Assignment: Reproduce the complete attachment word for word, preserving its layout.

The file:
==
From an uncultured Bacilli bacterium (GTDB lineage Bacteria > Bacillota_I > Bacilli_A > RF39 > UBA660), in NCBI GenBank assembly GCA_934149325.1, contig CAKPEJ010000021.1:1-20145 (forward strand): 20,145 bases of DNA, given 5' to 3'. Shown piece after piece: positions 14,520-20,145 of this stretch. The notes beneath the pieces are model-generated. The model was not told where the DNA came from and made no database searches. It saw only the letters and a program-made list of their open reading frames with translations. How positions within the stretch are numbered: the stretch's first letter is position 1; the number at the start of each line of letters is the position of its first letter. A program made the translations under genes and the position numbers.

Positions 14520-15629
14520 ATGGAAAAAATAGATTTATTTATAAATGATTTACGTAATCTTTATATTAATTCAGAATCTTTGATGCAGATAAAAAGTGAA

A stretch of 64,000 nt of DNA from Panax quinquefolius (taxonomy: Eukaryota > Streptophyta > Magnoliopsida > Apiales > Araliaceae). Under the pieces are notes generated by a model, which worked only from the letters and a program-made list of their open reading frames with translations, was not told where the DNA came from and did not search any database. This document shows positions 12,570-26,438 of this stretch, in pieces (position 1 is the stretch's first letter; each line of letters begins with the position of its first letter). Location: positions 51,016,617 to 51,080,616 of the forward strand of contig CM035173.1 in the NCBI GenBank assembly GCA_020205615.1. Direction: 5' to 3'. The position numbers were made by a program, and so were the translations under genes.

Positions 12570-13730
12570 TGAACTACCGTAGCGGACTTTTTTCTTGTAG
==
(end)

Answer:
From an uncultured Bacilli bacterium (GTDB lineage Bacteria > Bacillota_I > Bacilli_A > RF39 > UBA660), in NCBI GenBank assembly GCA_934149325.1, contig CAKPEJ010000021.1:1-20145 (forward strand): 20,145 bases of DNA, given 5' to 3'. Shown piece after piece: positions 14,520-20,145 of this stretch. The notes beneath the pieces are model-generated. The model was not told where the DNA came from and made no database searches. It saw only the letters and a program-made list of their open reading frames with translations. How positions within the stretch are numbered: the stretch's first letter is position 1; the number at the start of each line of letters is the position of its first letter. A program made the translations under genes and the position numbers.

Positions 14520-15629
14520 ATGGAAAAAATAGATTTATTTATAAATGATTTACGTAATCTTTATATTAATTCAGAATCTTTGATGCAGATAAAAAGTGAA

A stretch of 64,000 nt of DNA from Panax quinquefolius (taxonomy: Eukaryota > Streptophyta > Magnoliopsida > Apiales > Araliaceae). Under the pieces are notes generated by a model, which worked only from the letters and a program-made list of their open reading frames with translations, was not told where the DNA came from and did not search any database. This document shows positions 12,570-26,438 of this stretch, in pieces (position 1 is the stretch's first letter; each line of letters begins with the position of its first letter). Location: positions 51,016,617 to 51,080,616 of the forward strand of contig CM035173.1 in the NCBI GenBank assembly GCA_020205615.1. Direction: 5' to 3'. The position numbers were made by a program, and so were the translations under genes.

Positions 12570-13730
12570 TGAACTACCGTAGCGGACTTTTTTCTTGTAG